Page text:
A trend for platformification is set to grow in Latin America, as execs from Kubo, Citibanamex, Financiera Dann Regional, and others, say that integrations and digital platforms are increasingly important.
Alliances, partnerships and integrations between banks and fintechs are increasingly key to offering the best customer experience and and maintaining relevance, according to leaders of various financial institutions in Latin America.
The move towards platformification – or, more humbly, just a greater integration of services – has been in play for some time. But its importance is ever-starker today, with the role of digital banking pushed into the spotlight by the coronavirus pandemic.
Improving the customer experience is one goal of integrating services. For example, the vast number of niche digital financial solutions offered by fintechs could frustrate users, who need to switch apps for each financial task, says Vicente Fenoll, CEO of Mexican fintech Kubo Financiero.
At the same time, institutions can increase their own value to clients by joining others to offer a broader range of services.
Panamanian bank Banistmo, for example, aims to become part of their clients’ “daily life”.
“If we used to compete between banks for the best rate, product or service, nowadays the competition is for attention,” says Diego Ponce, vice president of innovation and digital transformation at Banistmo. “How can I make my user pay more attention to me? So the everyday issue is relevant.”
Mexican bank Citibanamex saw a 5% increase in logins at the start of the pandemic and expects “exponential” growth in the use of digital channels in the coming months. To foster the use of its channels, partnerships with fintechs are key, says Sinead O’Connor, director of digital experience at the bank.
“To strengthen services and improve the customer experience, collaboration with fintech companies is important, to complement our capabilities and help us deliver high-value solutions for users.”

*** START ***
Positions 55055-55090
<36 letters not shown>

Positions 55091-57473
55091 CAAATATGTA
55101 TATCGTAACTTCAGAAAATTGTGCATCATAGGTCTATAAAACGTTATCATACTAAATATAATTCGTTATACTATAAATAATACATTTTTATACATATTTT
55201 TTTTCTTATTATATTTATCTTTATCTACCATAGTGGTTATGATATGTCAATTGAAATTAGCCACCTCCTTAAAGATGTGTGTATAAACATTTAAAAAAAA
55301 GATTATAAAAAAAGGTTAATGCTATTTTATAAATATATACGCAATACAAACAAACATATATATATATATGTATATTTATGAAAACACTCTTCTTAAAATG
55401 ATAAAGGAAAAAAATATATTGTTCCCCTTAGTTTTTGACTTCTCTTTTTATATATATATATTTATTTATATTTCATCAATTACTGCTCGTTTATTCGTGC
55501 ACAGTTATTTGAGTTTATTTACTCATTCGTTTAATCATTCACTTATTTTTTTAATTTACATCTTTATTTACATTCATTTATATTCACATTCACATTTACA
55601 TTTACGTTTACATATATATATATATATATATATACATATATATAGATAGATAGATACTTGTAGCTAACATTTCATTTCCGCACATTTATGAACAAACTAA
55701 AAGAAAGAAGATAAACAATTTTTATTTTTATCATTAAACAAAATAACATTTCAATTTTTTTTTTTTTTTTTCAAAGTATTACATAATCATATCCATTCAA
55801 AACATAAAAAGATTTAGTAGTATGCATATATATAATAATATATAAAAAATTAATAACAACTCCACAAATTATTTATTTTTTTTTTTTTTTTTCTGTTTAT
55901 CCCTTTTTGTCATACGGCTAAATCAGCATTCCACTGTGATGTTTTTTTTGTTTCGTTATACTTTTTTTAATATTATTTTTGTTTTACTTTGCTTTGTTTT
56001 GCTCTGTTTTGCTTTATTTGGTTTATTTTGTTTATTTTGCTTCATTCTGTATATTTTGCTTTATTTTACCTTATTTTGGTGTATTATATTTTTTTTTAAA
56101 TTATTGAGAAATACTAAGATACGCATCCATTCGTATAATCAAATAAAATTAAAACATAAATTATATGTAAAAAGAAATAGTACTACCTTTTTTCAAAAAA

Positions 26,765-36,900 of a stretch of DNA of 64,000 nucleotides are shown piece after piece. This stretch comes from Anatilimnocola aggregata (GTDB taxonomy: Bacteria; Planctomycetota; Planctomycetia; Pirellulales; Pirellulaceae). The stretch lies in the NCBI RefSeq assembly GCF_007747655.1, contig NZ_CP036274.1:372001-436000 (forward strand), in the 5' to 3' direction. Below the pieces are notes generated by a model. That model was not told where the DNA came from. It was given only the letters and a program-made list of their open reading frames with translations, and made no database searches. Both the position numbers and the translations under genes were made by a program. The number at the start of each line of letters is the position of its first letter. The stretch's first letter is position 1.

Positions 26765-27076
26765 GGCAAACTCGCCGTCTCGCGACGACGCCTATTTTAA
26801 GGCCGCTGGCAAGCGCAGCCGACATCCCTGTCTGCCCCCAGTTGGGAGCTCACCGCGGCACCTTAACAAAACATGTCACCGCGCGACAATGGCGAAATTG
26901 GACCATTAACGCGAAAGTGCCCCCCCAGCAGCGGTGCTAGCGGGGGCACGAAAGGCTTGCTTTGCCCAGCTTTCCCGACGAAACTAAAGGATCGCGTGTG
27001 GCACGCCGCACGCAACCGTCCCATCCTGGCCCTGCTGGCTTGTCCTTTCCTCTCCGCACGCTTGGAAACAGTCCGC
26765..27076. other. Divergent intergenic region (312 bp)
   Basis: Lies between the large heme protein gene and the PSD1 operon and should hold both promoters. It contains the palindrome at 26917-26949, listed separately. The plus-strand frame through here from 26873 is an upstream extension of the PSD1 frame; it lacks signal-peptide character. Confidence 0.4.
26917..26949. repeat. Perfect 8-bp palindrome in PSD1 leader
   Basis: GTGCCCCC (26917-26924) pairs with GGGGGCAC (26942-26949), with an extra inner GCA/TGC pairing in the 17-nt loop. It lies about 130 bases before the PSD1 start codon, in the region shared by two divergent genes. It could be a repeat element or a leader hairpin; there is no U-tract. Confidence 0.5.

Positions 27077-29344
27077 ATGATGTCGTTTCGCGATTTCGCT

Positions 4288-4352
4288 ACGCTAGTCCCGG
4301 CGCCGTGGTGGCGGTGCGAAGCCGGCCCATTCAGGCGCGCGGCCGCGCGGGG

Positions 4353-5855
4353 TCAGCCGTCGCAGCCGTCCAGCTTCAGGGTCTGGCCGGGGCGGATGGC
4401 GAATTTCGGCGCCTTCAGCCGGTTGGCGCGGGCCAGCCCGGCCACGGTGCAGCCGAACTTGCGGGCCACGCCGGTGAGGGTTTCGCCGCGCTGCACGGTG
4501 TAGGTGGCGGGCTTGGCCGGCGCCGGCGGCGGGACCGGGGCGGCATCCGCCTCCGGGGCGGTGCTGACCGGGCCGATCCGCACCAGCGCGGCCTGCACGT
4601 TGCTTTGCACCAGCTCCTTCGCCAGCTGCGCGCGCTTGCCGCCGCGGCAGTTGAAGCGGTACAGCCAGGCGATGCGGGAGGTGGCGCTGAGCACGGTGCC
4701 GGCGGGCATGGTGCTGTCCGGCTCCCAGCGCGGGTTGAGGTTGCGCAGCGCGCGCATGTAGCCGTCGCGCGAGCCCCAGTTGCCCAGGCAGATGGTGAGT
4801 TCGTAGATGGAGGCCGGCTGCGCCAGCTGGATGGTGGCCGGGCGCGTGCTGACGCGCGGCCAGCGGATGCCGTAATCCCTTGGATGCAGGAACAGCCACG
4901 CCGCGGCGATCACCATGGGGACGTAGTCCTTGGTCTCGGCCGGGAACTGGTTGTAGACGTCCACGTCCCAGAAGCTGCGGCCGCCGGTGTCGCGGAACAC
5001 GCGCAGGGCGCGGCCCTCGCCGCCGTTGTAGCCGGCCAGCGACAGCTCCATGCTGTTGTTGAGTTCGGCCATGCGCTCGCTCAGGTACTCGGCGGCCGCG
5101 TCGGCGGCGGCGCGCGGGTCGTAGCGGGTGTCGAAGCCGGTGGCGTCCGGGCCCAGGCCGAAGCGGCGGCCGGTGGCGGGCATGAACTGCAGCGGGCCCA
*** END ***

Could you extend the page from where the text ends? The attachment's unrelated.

For Fenoll, fintechs have managed to position themselves strategically in the market. Yet their diversification has generated many solutions, but little cooperation between them.
“Fintech companies have become ultra specialized in financial services, but the user has multiple needs,” said Fenoll, during a webinar organized by iupana in conjunction with Mambu.
That means the challenge now for the fintech sector is to develop a multi-product suite that offers a single application to solve all the client’s needs. Otherwise, they will lose the battle for the user who taps “from one app to another” to solve their financial problems.
On the side of traditional institutions, Ernesto del Villar Hernández, CTO and head of innovation at Colombian lender Financiera Dann Regional, says banks will “go from a model where solutions are tied to a company’s product, to one in which digital processes permeate from the inside.”
Fintech companies have covered a good part of the financial spectrum, so del Villar hopes to open conversations with them to “take advantage of that experience and create an ecosystem”, he says.
“A small or medium bank, as in our case, is going to achieve a better and faster presence by making these kind of alliances [with fintech companies].”
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